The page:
• I saw the dog piece in Science, K, but didn't follow through.

    The Gilf Kebir paintings (and hands again too) intrigue, more than most, and I can see AA theorists latching on to some to make their point(s).

    The idea that consciousness took a leap forward, almost simultaneously among primitive mankind is a matter open to discussion; it resonates with other mental leaps by mankind at various times: 8000 B.C., 400 B.C. The Renaissance, the late 1800s et cetera.


    By Blogger RRRGroup, at Tuesday, December 29, 2015  

  • I wouldn't argue for the 'leap forward' rather than just noting the difference in minds between the Chauvet art and the hands. Not necessarily exclusive, just indicative of an elevated level of awareness. It's a hot topic for the anthros. Still, I do hold the opinion that echoes yours and that humanity et al have passed through subtle levels of consciousness. Whether they are *better* or not is for the philosophers to ruminate on.

    Gilf Kebir images are just intensely intriguing. In one of them, they look like they are sacrificing (or paying homage) people to these huge creatures. It, perhaps, is suggestive of their oral traditions being expressed on the cave walls. It may also echo such old stories as Beowulf with monsters being appeased with human bodies. Would that be surprising?

    By Blogger Kandinsky, at Tuesday, December 29, 2015  

  • Why would an "elevated state of awareness" occur simultaneously all over the world, to tribes of peoples thousands of miles apart, socially, geographically, culturally, et cetera? It's odd and intriguing.

    And why the stories of giants and monsters, from the Greek myths, the Hebrew Bible, and all the other "fictions" through the ages? Aren't there, weren't there other fearful things to cope with, imaginatively or in reality?

    Mankind has been obtuse from the beginning, and not in a sensible, evolutionary way.


    By Blogger RRRGroup, at Tuesday, December 29, 2015  

  • It's not clear that a simultaneous shift in cultural awareness or consciousness occurred around the world. I mean, the Old Kingdom Egyptians were building on monumental scales when North Europeans were still all megalithic. Or we could see early Mayans raising crops whilst people in Mesopotamia were living in the first cities.

    I do take your point though that there seems to be a sort of tidal wave that connects disparate cultures. Under that metaphor, the wave peaks in, say, Uruk and takes some time to move across to the Americas. That idea about the hundredth monkey springs to mind.

    As for the monsters? I share the notion that such things are as much a part of the human experience as our eyes and noses. They may all differ stylistically and yet seem thematically similar from one age and culture to the next. Just like the changes in awareness, our monsters develop and evolve more complexities.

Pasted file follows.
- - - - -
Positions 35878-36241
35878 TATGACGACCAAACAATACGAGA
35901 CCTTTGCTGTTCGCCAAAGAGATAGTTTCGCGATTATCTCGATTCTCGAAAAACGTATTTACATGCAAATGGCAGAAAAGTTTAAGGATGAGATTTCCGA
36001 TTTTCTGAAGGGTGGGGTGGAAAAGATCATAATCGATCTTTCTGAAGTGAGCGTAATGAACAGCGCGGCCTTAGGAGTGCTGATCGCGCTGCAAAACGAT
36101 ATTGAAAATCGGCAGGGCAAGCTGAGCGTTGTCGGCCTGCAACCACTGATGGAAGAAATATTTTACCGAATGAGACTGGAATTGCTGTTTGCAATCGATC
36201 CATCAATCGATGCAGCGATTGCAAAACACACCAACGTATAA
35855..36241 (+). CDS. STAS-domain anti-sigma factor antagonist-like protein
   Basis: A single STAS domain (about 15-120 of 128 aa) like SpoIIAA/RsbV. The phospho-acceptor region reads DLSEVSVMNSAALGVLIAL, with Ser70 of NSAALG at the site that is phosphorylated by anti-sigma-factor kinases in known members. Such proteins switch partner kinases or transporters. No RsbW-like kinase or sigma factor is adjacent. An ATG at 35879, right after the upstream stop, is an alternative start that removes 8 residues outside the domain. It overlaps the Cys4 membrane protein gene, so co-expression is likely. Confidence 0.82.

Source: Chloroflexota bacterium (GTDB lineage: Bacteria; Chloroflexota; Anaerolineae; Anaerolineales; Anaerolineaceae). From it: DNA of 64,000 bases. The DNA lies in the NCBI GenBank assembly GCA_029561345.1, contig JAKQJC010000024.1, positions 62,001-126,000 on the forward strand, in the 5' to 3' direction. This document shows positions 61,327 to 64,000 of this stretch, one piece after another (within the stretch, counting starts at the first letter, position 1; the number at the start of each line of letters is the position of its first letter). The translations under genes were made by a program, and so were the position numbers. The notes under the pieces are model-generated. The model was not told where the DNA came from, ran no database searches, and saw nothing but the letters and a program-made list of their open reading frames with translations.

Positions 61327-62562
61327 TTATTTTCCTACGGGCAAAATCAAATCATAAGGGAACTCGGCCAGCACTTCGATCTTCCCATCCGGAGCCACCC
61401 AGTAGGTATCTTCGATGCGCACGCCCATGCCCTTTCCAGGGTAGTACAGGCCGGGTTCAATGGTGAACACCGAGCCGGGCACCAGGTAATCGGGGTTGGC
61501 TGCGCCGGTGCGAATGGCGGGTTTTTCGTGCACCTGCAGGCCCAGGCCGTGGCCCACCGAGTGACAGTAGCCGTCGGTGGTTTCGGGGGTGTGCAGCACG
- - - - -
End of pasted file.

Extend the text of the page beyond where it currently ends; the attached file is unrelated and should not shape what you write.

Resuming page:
Are they purely internal projections of our own psyches or outside agents influencing us? It's funny. We have to talk rhetorically and dance on the tightrope between gullible believer and rusted skepticism.

    I agree that Mankind has always been obtuse; at least in the areas that are the most interesting.

    By Blogger Kandinsky, at Tuesday, December 29, 2015  

  • Rich wrote:
    "And how did hands become a signifying aspect of cave art, all over the world, in a time-frame of about 40,000 years to 37,000 years B.C.?"

    Given that red ochre is found all over the world, has been used by humans for a least a million years and made into paint for a at least a hundred thousand years, we may ask why during the last ice age, did the human hand become a symbol on permanent surfaces? As neurologist Dr. Frank Wilson noted in his book, The Hand, our hands, complete with opposable thumbs are both the basic instrument for human arts and symbols of content rich remembrance...
    (and this)
    There are both practical and symbolic values supporting the use of red ochre, especially for handprints. We know that Homo began using red ochre at least a million years ago and its use continues today. Now we may partially answer why. First, it was and is there and is plentiful. Second, it has the property of permanence. Third, it was initially easy to use 'as is' and relatively easy to process and combine with other substances to increase its range of forms and uses. Fourth, it had practical benefits, such as covering the smell of death and stopping bleeding. Sixth, red ochre came to be seen as having physical and metaphoric resonance with blood, so it became a meaningful symbol of relationships between people, the land, and the animals.

    (much more at site):


    And last red is the color of the menstrual moon

    By Blogger edward gehrman, at Tuesday, December 29, 2015  

  • All,

    "The important new evidence presented here concerns red ochre (red oxide of iron), also known as haematite, a term derived from the Greek work of blood. Chemically it is Fe2O3, and is frequently a product of the weathering of magnetite, Fe3O4. In other words, when magnetite is exposed to atmosphere at the surface, it turns into haematite. ...

    "Magnetite, as it happens, is highly magnetic. It is the ancient lodestone (i.e. the leading stone). Thanks to a an archaeological discovery in 1967 we now know that the Olmecs of Central America had invented the compass at least one thousand years before the Chinese ... The Olmec method was to make a sliver or bar of polished magnetite (lodestone) and place it on a piece of wood or cork floating in a bowl of water. The bar then veered to point to magnetic north. As further proof, we know that Olmec ceremonial centers were laid out to point a few degrees west of true north – i.e. to magnetic north.

    "Also remarkable in this connection is a large Olmec stone head of a turtle carved in basalt, and rich in naturally magnetized iron. The head is shaped in such a way that the lines of magnetic force run to a point at the snout.

    "Only since 1975 have we in the modern west come to realize that many, and perhaps all, animals and plants sense and respond to the earths magnetic field. The variously navigate by it, tell the time of day by it, and the season by it. They do this by means of magnetite. Strings of magnetite have been found in tiny sea bacteria, and a cluster of magnetite in the head of the homing pigeon. Both of these organisms use the earth’s magnetic field to determine their position. Will we now also find such clusters in the snout of the turtle, one of the great navigators of this planet?"
    The above information is from Stan Gooch; most of you would enjoy reading his fascinating books:

    By Blogger edward gehrman, at Tuesday, December 29, 2015  

  • Ed..

    I think we're starting to stray from the cave art toward ceremonial artifacts of a later time.

    The posting is about paintings, with ocher as the medium.....the gist of the posting are the paintings not the ocher.


    By Blogger RRRGroup, at Tuesday, December 29, 2015